Canyon Matka

Top Attractions

Top Attractions

Canyon Matka

Wander just a few miles out of the urban jungle, and you find yourself at the very gate to the Skopje's countryside. The first stop, surprisingly close to the city of Skopje is the nature paradise known as Canyon Matka.

History and more…

Wander just a few miles out of the urban jungle, and you find yourself at the very gate to the Skopje’s countryside. The first stop, surprisingly close to the city of Skopje is the nature paradise known as Canyon Matka. An outdoor attraction covering 5000 hectares of breathtaking scenery, it is easily one of the most captivating places Skopje and Macedonia has to offer.

By its morphogenetic characteristic, it is a breakthrough gorge. The canyon is vertically cut into the massive of Suva Mountain. The different formations in the canyon like the karrens, flutes, valleys, cracks, crevices and caves have been formed by a long term impact of the mountain rivers, as well as by great temperature oscillations. In the surroundings of the Matka Canyon one can find dozens of caves, the most beautiful ones being Vrelo, Krshtalna and Ubava. The caves are filled with numerous stalagmites, stalactites and dripstone pillars and some of them are illuminated. The diversity of dripstone adornments has been captured by a well deployed illumination. Visiting tours are organized by an official guide.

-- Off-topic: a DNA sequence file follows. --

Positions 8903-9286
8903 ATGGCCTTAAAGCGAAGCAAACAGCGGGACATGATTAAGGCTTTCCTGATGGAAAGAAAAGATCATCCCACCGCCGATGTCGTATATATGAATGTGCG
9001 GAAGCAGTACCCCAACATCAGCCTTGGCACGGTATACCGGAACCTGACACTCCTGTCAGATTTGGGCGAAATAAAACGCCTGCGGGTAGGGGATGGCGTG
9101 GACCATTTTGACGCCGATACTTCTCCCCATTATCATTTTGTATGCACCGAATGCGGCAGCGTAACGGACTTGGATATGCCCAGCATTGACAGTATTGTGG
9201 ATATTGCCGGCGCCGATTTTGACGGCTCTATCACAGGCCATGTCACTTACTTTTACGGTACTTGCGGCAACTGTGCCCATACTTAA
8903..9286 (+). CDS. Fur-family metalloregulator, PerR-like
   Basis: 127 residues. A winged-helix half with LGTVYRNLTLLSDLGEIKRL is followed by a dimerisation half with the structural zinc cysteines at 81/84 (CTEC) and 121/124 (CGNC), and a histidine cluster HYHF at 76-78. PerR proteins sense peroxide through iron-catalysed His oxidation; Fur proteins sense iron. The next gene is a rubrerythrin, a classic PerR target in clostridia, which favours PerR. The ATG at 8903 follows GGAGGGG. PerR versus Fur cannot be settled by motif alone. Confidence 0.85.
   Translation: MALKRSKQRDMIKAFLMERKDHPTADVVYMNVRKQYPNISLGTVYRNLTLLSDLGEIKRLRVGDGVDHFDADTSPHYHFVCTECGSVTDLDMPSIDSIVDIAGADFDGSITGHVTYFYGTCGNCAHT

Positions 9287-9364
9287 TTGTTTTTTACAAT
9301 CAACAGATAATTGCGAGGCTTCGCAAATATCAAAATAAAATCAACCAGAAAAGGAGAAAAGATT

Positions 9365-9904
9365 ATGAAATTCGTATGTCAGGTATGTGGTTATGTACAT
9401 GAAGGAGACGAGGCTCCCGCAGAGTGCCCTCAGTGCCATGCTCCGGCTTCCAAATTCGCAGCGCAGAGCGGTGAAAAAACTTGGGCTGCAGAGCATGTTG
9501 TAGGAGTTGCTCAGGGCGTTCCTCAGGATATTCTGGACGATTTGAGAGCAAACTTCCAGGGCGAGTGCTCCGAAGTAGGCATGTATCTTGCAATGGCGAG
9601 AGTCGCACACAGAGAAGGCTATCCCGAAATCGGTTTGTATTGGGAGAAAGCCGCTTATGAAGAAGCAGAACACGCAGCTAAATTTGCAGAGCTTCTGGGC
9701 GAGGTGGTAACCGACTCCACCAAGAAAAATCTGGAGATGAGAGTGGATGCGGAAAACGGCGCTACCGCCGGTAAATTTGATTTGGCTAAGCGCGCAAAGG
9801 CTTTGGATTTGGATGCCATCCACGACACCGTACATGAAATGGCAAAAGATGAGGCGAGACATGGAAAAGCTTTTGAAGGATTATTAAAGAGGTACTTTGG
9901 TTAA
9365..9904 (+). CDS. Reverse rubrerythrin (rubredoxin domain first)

Matka Canyon is the most important alpine climbing center in Skopje and North Macedonia. The major climbing season in Matka begins in spring, round the Easter holidays when visitors come from countries from all over Europe. The season continues throughout summer and fall until the end of November.

Did You Know?

Fact #1

After Macedonia was liberated from the Turks’ sway in the early 20th century, it became a Republic of the Yugoslav Federation with Skopje as its capital.

Fact #2

The city had changed its name four times throughout the centuries, being called Skupi (13 year B.C), Justinijana Prima (5th, 6th century), Skopje (7th century) and Ushkup (14th century).

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